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GSA Emulation for State and Local Procurement

Municipalities are looking for ways to reduce costs and their administrative burden. Without a streamlined procurement process, purchasing basic goods and services to keep operations running can be negatively impacted by various proposals, approvals, cost optimization, and contractor due diligence. Fortunately, a master contract framework instituted by the federal government provides the basis for easier, trustworthy purchases.

GSA Background

The General Services Administration (GSA) is a federal agency that manages government facilities. Numerous goods and services fall under GSA’s purview, including office provisions, service contracts, construction awards, and real estate. The agency’s mandate is to implement policies and manage basic government operations that keep the lights on.

Due to the sheer volume of government procurement, GSA leverages “Schedule Contracts” to access commercial goods and services without having to initiate individual proposals every time. Schedule Contracts are based on a standardized approval process that considers several factors, including fair and reasonable pricing, qualifications, compliance, and financial capacity. The result is long-term, established pricing with trustworthy vendors, and reduced bureaucracy for GSA procurement managers and contractors alike.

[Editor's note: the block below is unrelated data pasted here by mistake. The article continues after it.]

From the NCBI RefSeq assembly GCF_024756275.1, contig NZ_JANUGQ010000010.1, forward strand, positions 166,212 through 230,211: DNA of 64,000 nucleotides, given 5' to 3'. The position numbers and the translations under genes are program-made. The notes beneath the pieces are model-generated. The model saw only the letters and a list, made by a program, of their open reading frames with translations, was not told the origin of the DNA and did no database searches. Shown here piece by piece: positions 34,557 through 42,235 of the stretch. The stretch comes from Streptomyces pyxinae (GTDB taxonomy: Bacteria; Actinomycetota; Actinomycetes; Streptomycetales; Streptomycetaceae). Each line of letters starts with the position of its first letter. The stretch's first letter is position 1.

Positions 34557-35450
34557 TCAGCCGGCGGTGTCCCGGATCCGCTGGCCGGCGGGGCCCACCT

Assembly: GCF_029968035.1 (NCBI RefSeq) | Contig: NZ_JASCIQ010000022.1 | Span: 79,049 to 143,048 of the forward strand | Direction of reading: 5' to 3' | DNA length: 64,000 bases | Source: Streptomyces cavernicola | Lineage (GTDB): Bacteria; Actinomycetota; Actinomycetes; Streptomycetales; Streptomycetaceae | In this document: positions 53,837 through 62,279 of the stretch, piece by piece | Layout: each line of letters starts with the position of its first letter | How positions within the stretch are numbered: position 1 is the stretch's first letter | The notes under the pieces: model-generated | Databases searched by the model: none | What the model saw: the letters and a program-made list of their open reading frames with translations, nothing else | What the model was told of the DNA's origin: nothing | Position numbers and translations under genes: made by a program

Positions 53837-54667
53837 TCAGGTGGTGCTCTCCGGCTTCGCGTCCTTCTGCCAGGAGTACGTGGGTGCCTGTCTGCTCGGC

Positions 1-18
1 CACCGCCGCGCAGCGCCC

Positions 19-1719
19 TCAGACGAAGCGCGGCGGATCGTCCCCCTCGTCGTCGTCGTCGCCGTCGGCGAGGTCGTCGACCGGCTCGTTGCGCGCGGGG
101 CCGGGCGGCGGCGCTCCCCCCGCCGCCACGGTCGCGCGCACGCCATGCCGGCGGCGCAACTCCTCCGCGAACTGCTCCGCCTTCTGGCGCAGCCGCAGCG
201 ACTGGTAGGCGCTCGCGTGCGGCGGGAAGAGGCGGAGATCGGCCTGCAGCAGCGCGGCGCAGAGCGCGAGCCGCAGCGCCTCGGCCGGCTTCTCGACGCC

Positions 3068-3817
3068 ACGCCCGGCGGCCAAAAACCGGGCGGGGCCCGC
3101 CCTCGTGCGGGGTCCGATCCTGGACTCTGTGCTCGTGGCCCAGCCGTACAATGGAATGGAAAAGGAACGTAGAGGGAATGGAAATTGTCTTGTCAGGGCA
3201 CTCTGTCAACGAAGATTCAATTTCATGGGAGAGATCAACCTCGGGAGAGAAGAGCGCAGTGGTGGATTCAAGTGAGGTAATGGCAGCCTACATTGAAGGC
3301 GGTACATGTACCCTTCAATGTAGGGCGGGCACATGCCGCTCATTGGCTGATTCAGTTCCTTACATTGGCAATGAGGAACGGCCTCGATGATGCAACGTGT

Local governments can benefit from accessing GSA’s large pool of federally-vetted contractors, millions of goods and services offerings at straightforward prices, and other established provisions such as warranties and delivery terms. Municipalities can leverage GSA’s framework to confidently avoid many of the delays and risks involved with typical RFP processes, either directly through the federal contract or by emulating it with local laws.

Local Government Opportunities – Direct GSA Contracting

Direct use of the GSA Schedule Contracts can be leveraged by “eligible users” including state, local, or tribal governments, or educational institutions. Direct contracting is typically limited to a few basic programs with targeted procurement requirements:

  • Cooperative purchasingState and local governments can utilize GSA Schedule 70 for IT purchases and Schedule 84 for law enforcement and security offerings.
  • Disaster recovery purchasing – When a national disaster or emergency occurs under the Stafford Act, state, local, and tribal governments can become eligible to purchase from a GSA Schedule.